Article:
“Expanding telehealth access permanently would eliminate access disparities and address the digital divide,” said former Sen. Sununu. “Telehealth will help treat far more people faster and in their own homes. Removing the telehealth video requirement would also enable those without broadband, video technology, or an understanding of how to use it, to access care from afar.”

To drive integration in Medicare and Medicaid, the task force recommends creating new financial incentives so more primary care providers will evolve their practices to deliver integrated, comprehensive care. These federal health care programs already have well-defined quality metrics and standards to apply, enforce, and incentivize integration.

“Payment arrangements that promote integration will drive our nation’s health care system towards better and more efficient care for behavioral health problems,” said Frank. “The evidence shows that integration of behavioral health and general medical care produces cost effective treatment.”

“Integrating primary care with behavioral health services is necessary to ensure that individuals with behavioral health conditions and comorbid physical health problems receive high-quality access to care,” said Burke. “Treating people holistically will ensure meaningful progress toward a higher-quality, more cost-effective health care system.”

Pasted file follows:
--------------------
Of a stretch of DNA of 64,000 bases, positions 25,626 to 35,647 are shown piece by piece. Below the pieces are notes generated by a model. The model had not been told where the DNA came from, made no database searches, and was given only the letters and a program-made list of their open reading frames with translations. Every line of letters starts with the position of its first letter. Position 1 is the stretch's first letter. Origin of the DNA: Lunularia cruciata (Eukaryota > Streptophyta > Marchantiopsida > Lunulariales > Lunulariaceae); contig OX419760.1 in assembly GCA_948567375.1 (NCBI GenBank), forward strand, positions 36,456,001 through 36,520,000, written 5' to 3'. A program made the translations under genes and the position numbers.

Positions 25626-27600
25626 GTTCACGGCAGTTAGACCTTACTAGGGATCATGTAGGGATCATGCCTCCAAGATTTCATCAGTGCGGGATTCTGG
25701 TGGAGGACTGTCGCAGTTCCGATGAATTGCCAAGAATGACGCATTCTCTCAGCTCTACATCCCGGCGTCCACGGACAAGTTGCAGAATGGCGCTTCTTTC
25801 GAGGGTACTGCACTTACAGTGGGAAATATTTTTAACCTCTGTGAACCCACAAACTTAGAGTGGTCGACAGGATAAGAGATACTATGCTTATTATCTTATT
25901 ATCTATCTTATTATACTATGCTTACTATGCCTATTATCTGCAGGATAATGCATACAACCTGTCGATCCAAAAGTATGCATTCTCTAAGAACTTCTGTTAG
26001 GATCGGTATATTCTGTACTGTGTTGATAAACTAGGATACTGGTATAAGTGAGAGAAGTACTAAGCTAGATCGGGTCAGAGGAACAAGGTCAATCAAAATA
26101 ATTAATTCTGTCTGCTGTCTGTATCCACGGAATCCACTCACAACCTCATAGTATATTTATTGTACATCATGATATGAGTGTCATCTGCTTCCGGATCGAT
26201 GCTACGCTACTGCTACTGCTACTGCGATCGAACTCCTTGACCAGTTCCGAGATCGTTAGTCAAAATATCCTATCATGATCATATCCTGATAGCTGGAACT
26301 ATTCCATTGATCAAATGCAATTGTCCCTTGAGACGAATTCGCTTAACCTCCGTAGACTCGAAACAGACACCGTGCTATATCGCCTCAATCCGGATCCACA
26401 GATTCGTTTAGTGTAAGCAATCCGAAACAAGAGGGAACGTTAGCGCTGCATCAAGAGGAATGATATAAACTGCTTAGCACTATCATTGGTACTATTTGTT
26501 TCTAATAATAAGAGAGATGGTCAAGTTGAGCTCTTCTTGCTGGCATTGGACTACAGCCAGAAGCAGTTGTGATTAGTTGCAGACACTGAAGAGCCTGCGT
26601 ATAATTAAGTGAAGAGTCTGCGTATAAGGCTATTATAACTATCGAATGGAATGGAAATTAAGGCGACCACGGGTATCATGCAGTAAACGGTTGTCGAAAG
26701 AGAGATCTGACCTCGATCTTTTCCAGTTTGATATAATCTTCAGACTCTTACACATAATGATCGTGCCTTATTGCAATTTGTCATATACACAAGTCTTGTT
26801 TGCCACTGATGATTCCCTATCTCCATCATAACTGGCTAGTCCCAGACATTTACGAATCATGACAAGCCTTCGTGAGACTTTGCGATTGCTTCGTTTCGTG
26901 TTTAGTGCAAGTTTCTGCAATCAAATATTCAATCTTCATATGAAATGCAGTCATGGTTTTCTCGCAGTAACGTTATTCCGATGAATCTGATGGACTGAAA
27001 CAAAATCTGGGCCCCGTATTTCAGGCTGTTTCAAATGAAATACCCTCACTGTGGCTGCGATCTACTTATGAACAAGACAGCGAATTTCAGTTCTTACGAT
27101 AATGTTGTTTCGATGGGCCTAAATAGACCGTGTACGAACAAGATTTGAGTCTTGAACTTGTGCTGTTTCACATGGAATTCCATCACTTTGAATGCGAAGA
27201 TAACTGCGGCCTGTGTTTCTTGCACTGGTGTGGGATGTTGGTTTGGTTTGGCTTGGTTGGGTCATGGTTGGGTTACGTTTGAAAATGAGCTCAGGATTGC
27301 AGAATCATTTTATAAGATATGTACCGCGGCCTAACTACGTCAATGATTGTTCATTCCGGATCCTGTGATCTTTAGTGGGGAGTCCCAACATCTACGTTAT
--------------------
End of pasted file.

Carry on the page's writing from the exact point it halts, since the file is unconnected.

Even before COVID-19, more than half of adults with mental health conditions did not receive services in 2020, and the percentage was even lower in Black and Latino communities. In 2019, nearly 90% of people with a substance use disorder failed to receive treatment.

“Our nation’s rising mental health and substance use crisis sends a strong message that it is time to rethink the federal role in integrating care to close the treatment gap for millions of Americans,” said Marilyn Serafini, BPC health project director. “We need new, long-term structural changes to increase and sustain accessible behavioral health care services for all people in need.”